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How can I burn long file names (more than 64 chars)

I have quite a few files I want to burn to CD that have names longer than 64 chars, but of course the Joliet 64 char restriction is biting me.

I don't want to zip the files, I need them directly accessible from the CD.

Is there:

1.  A software burner than relaxes Joliet restrictions (I have Nero)
2.  A database app that would store all original filenames to a file on the CD, along with its own small viewer app for browsing and opening files (free or shareware)
3. Another method?
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porear
Asked:
porear
1 Solution
 
kneeaCommented:
How about creating an html page which lists the files with the long filename and links to the short version filename on the cd
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jlausterCommented:
If you can get by with shortened names, you could run xcopy32 from DOS and copy the desired files to another location on the drive (an empty folder). This will shorten the file names and make them able to be copied by your current software.
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porearAuthor Commented:
I'll consider the html idea, its certainly something I hadn't thought of.  I'm really trying for a generic solution that wouldn't be so labor intensive and require such manual "case by case" operations.  If I have to when I find time I might attempt writing a small program that employs cross referencing method #2 above, I was hoping someone else had already done it.  It certainly seems like a useful feature for one of the big guys to incorporate into an existing burner program.

XCOPY really isn't needed, Nero will accept the long names for input and perform the name conversion to shortened Joliet or ISO9660, but I can't live with the shortened names.  
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netmageCommented:
Use NTI's CDmaker.


It supports the "Romeo" cd format that can handle 128 chars.


Romeo is defined as Windows 95 long file names only, up to 128 characters. NTI CD-Maker 2000, Version 4.0 and above, supports the Romeo file system.

very punny this romeo and joliet stuff.

I don't know of any other CD writer software that does this.
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dbruntonCommented:
And for a utilty that can store long file names try

Duncan Murdoch's DOSLFN

I don't know what version it is now but it can save and restore long file names for you.

Do a search on Google for it.
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kneeaCommented:
If you don't mind c, c++, visual basic, basic, etc then you could write a small program to all the work.

1) read directory into an array

2) open output.html files

3) write html header info
       <html><header>
       <title>Page title</title>
       </header><body>

4) for each array entry
   x=new shortname for file
   add link to html file
       <A href="x">longfile name</a></br>
   rename long_name short_name

5) write html footer
   </body></html>

6) close output.html file

You could even add an autorun feature to the CD which would open the html file.  You just have to run it.  It can be a really smart affair if you use some nice graphics and layout.
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kneeaCommented:
I forgot to mention, if you want to keep the original names, copy the files to a temp directory, with the output.html file ready for burning.  You might like to call the output file index.html and copy any necessary gifs and jpegs into the directory too.  Perfect for putting on the web then!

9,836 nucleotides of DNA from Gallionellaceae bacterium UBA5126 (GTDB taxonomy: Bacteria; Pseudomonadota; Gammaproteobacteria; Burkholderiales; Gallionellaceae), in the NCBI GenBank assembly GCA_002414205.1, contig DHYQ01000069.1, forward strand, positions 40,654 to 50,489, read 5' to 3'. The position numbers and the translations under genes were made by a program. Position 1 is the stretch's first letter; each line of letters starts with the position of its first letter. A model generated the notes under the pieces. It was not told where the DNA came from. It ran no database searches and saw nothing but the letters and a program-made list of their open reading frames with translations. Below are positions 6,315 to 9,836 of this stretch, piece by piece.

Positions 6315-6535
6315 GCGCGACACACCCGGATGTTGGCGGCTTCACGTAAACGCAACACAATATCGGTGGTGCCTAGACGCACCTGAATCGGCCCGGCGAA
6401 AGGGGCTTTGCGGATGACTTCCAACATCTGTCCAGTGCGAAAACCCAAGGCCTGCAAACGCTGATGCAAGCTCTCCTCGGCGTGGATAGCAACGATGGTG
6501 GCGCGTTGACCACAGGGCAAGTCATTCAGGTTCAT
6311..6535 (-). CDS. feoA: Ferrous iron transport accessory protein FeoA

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porearAuthor Commented:
Thanks for all the great tips.  I'm tied up for the next few days but will tackle this over the weekend.  

I had started thinking more about the html idea and a simple script/program to process the files seems like an attractive idea.  I have a feeling this program would get a lot of airplay someplace like download.com, maybe I'd be a shareware millionaire :P

If I copy each CD's contents to a temp directory first it will have to be CD by CD, because I've got over 20G of data to burn.  My hard drive is nearly full!

I will check out the Romeo burner also, that might be the quickest and easiest solution.
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SunBowCommented:
echo LongDir.bat
Dir/x  >  Long.txt
Type Long.txt
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porearAuthor Commented:
I went ahead and downloaded CD Maker, it resolves my issue.  I contacted Nero but they were unreceptive to supporting Romeo.  These are MP3s and I did double check that the big MP3 player manufacturers still support this format - they do.  Thanks!
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porearAuthor Commented:
kneea:  I really liked your idea about the html cross reference generator.  At some point when I have time I still might pursue writing such a utility.  I'll be asking EE's Community Support to shoot some points your way.  Thanks a lot for the suggestion!
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porearAuthor Commented:
I have added another quesion to the General Hardware topic area as "Points for kneea".  Stop by to collect!  I had thought Community Support cold directly transfer the points for me but apparently this is the method they prefer.
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kneeaCommented:
Thanks for the offer of points.  Don't make too much effort though.

Making html pages to view your CDROM can be quite professional - especially if you use some nice graphics.

(I have more then 8gb of music on my pc because I have tranferred my entire cd collection to hard drive!)
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